BMTC says no to safety alarms because ‘BMTC buses are safe’

In early 2015, a safety alarm that allowed women notify fellow commuters about harassment was piloted in five BMTC buses in 2015. Since then, it has been waiting for a go-ahead from BMTC to install it in other vehicles. Here's why.

This is a story that has passion, action, drama, blood (well, not blood really, but it seems like people are baying for our blood), sweat and tears! Sounds like a Bollywood potboiler? Well, that’s the Durga alarm story for you. It is nothing short of a potboiler, with multitudes of characters, plots, sub-plots and plenty of action.

The humble beginnings of the Durga alarm

The story quite literally started in 2014, when the first thoughts took shape and it developed, slowly and painstakingly over unlimited cups of tea and brain-storming sessions. Almost 90% of the women who attended our workshops said they felt the most violated on a bus.

A few factors play out well for the perpetrators in a bus scenario –  the crowd (one can grope, touch, pinch and do whatever else, and blame it on the crowd), a woman’s fear (most women don’t raise an alarm only because they fear that they might be judged by the other commuters or what if they are targeted by the perpetrator again for shaming him in public?), and there is no mechanism for raising an alarm in the true sense!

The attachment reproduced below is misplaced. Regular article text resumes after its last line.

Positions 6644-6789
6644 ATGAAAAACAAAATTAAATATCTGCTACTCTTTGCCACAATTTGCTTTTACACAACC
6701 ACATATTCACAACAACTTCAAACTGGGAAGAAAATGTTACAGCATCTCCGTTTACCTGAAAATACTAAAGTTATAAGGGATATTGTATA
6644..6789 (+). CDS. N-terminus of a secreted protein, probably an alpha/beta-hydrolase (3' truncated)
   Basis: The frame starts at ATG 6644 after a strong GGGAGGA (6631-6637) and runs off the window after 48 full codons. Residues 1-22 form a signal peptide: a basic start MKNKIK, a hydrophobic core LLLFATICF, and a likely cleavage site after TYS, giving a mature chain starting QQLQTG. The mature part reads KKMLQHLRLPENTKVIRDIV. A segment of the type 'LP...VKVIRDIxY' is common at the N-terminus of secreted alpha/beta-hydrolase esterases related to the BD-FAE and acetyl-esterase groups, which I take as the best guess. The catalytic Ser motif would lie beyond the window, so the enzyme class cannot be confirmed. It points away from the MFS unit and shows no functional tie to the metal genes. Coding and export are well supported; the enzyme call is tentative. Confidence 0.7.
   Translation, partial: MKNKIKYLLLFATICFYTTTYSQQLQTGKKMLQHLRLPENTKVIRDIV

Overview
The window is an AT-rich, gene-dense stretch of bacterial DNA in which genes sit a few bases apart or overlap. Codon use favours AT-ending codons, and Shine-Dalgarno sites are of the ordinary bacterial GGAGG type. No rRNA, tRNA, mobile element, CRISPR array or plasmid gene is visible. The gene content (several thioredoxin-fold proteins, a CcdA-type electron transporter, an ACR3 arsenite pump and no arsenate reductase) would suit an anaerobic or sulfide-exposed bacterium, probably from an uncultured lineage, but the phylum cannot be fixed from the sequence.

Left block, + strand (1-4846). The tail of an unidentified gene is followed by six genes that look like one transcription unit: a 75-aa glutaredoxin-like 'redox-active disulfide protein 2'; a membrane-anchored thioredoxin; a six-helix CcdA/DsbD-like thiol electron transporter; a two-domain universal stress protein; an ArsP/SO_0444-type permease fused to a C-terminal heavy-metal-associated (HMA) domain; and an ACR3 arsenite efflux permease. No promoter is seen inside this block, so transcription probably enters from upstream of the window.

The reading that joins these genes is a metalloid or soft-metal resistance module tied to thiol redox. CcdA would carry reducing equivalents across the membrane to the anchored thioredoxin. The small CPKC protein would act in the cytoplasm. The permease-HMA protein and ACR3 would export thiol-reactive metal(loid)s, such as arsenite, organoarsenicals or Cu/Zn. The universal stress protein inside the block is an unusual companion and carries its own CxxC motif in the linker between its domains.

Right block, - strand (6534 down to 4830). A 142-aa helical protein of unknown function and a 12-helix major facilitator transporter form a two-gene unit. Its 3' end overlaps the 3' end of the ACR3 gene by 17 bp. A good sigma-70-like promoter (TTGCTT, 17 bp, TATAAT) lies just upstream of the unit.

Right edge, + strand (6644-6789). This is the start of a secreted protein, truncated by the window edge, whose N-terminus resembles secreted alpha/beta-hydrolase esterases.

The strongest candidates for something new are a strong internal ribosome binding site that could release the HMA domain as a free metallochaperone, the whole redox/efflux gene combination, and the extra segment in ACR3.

This is where we entered with a box like contraption which contained a simple alarm system. What if there were switches on the sides of the bus that anyone could reach and press in case of an untoward incident. This switch would be connected to some lights and sirens which would go off so loudly that everyone near the bus, inside and outside, would know that something was amiss and rush towards the bus to address the situation! How is that for active citizen engagement?

All it takes is to turn it on the switch to report harassment. Pic: Meera Vijayann

Every citizen has a role to play in this situation. Remember, Durga is about bringing about a change in behaviour in society. We want everyone to be responsible for the safety of others. Tall order? Not at all! In fact it is the simplest thing anyone can do! Okay, I am digressing here. Let’s get back to the alarm! There’s lots more to cover.

Running from pillar to post